We are also aware of the booming home-based business ventures of people, especially women, who have established a cooking/ baking/ clothes making, etc. setup and require a delivery service to expose them to a larger customer base.
Q. You literally have no prior experience in this space. So what did you do for the first 100 days after launching this migraine inducing business?
For one, I answered a lot of phone calls to clarify that we are not another restaurant delivery service. Furthermore, we made a few operational changes as things unfolded in the first three months, such as changing the order flow around to reduce order processing time in order to serve the customers even better.
Q. What were the initial challenges you & the company faced?
Brand and value proposition awareness was the biggest hurdle of course; explaining to people who or what we are and what we are offering. Recruitment of riders has also been a tough element as I demand a strong work ethic from the riders in terms of being completely reliable, honest and especially polite with the customers.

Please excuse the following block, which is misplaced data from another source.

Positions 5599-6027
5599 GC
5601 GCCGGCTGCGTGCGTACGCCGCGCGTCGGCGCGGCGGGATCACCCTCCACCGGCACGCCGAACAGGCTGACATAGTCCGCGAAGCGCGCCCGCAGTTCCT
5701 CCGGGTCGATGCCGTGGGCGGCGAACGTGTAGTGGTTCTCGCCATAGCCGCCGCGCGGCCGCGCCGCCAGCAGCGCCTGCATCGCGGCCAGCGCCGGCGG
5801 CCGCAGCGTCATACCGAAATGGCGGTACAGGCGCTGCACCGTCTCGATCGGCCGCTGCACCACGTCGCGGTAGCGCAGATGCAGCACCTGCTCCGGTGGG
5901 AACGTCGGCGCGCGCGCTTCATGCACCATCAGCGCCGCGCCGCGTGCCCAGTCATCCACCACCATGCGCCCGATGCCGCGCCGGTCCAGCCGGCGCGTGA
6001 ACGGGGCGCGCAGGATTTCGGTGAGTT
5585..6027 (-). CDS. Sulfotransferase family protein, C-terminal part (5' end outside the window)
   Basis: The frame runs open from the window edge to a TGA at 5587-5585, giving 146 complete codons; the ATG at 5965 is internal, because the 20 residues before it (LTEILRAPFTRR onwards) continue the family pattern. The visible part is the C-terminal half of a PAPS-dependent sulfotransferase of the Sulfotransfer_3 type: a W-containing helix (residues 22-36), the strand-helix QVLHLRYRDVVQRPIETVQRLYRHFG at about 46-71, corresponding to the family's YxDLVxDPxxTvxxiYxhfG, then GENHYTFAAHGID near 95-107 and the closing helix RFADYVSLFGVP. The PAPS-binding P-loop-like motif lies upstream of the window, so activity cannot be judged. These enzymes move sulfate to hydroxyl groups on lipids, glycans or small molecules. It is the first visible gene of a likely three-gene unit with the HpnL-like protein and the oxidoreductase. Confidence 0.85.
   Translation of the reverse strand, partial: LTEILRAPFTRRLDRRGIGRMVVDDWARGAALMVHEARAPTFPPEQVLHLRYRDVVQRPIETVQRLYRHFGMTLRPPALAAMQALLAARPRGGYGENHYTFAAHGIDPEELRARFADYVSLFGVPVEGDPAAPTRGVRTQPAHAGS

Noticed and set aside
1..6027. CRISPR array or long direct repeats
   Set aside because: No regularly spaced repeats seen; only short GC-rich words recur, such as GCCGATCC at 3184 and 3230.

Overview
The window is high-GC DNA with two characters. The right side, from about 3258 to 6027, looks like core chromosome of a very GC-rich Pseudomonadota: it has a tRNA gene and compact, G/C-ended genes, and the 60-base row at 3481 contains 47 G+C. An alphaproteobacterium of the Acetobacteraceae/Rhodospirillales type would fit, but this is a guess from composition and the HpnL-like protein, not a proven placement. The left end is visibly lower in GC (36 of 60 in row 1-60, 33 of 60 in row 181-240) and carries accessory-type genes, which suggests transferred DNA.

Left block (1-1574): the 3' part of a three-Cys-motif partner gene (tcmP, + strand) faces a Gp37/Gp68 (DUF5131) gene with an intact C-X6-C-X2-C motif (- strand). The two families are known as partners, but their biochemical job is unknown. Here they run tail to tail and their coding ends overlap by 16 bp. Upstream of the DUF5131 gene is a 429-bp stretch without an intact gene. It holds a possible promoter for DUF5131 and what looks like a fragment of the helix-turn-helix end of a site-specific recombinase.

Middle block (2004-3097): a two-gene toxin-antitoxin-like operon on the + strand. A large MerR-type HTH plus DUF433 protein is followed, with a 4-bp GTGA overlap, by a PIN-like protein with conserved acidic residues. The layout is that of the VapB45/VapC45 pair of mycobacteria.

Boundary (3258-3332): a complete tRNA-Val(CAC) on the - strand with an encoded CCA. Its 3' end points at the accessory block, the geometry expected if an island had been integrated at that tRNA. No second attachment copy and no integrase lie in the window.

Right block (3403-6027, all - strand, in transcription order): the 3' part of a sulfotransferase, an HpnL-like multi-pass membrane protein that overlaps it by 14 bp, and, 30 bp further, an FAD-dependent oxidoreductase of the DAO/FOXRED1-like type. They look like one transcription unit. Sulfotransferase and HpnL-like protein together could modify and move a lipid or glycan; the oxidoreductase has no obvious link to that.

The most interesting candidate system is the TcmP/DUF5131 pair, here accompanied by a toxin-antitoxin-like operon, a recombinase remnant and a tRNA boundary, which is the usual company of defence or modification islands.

Q. Who was your first client and how did you win them over?
Our first client was actually a man who was away at work and needed grocery delivered to his house to an upset wife, it seemed. He dictated a long, unending list of items after which the call center representative called me frantically to say that this would not be manageable on a motorcycle. However as it was my first client, I asked the rider to make the delivery in a rickshaw in order to ensure the order was completed. The client still uses the service sometimes to get groceries delivered to his place.